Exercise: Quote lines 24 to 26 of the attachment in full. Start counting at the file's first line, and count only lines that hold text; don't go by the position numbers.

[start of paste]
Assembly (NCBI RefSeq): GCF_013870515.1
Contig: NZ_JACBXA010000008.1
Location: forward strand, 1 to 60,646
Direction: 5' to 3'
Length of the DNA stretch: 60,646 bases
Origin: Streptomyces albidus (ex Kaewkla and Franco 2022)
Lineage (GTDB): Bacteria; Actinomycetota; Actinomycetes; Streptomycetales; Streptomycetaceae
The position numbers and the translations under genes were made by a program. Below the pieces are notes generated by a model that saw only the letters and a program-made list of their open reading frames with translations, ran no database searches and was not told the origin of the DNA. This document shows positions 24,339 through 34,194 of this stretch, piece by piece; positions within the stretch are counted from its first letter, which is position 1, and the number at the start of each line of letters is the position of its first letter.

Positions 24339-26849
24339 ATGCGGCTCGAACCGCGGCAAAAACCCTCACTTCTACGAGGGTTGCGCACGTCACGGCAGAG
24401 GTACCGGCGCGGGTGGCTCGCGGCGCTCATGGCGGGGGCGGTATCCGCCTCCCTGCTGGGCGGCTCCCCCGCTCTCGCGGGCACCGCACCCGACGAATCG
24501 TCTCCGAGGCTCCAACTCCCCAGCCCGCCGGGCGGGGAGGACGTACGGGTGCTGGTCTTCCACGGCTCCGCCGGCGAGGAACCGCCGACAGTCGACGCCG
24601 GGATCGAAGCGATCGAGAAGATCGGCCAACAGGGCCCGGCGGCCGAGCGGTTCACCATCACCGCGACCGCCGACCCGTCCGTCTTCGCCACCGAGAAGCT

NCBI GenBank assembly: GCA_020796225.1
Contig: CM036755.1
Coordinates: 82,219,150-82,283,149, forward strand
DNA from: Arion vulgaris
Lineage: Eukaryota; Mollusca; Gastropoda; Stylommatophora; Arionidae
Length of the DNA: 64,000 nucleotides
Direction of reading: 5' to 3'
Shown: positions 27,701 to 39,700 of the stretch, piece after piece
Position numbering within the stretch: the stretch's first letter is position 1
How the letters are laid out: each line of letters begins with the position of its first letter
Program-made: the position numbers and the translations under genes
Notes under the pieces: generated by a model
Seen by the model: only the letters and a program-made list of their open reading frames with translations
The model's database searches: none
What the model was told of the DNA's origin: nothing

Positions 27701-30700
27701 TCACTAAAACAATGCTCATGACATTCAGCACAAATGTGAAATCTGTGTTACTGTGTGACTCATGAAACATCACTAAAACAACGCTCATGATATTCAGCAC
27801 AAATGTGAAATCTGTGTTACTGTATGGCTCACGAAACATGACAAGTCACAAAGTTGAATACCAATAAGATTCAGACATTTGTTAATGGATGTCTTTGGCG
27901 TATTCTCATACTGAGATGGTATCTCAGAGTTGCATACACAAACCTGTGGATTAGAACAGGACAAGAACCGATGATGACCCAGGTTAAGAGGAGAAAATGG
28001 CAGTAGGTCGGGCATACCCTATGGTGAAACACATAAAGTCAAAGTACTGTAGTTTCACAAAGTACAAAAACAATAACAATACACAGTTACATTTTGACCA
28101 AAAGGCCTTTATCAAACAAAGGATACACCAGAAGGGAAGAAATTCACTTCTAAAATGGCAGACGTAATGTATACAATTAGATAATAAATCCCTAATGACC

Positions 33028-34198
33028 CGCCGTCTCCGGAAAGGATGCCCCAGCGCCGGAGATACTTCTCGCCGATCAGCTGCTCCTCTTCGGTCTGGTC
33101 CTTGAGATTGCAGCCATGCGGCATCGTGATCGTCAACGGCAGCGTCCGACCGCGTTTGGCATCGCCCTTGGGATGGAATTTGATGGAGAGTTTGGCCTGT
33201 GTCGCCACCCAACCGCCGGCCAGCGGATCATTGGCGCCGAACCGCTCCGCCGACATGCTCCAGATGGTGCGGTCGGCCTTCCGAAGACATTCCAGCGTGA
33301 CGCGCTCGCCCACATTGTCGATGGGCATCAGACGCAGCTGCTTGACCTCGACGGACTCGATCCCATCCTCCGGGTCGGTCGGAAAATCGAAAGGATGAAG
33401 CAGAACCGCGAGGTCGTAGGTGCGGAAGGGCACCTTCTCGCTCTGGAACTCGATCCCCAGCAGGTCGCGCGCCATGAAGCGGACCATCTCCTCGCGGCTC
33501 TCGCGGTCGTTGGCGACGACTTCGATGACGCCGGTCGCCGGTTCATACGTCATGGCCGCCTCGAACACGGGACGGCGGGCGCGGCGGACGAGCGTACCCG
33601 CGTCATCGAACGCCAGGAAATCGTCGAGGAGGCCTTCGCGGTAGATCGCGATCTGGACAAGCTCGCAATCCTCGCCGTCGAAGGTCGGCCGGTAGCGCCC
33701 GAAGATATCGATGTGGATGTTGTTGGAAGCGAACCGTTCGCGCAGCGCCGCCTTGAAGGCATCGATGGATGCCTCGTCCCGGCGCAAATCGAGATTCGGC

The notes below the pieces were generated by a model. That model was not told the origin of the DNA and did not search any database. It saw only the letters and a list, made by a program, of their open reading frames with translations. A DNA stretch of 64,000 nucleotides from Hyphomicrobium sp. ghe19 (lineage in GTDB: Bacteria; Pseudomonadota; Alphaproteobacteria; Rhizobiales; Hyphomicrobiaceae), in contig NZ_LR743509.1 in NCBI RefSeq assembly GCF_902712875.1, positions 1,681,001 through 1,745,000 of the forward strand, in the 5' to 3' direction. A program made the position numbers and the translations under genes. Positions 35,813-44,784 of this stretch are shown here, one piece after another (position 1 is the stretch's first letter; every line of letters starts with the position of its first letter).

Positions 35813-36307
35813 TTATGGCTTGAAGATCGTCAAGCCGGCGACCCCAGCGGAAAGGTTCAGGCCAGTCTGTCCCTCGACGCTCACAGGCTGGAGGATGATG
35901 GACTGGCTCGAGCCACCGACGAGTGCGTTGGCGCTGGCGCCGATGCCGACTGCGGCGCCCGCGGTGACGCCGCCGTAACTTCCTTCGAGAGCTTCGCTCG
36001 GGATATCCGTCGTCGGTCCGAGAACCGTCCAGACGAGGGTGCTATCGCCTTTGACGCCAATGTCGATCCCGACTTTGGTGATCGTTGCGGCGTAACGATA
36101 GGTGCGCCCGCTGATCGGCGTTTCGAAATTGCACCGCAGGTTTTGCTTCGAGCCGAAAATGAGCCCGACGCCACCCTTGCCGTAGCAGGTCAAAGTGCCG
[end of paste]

Program-made: the position numbers and the translations under genes
Notes under the pieces: generated by a model
Seen by the model: only the letters and a program-made list of their open reading frames with translations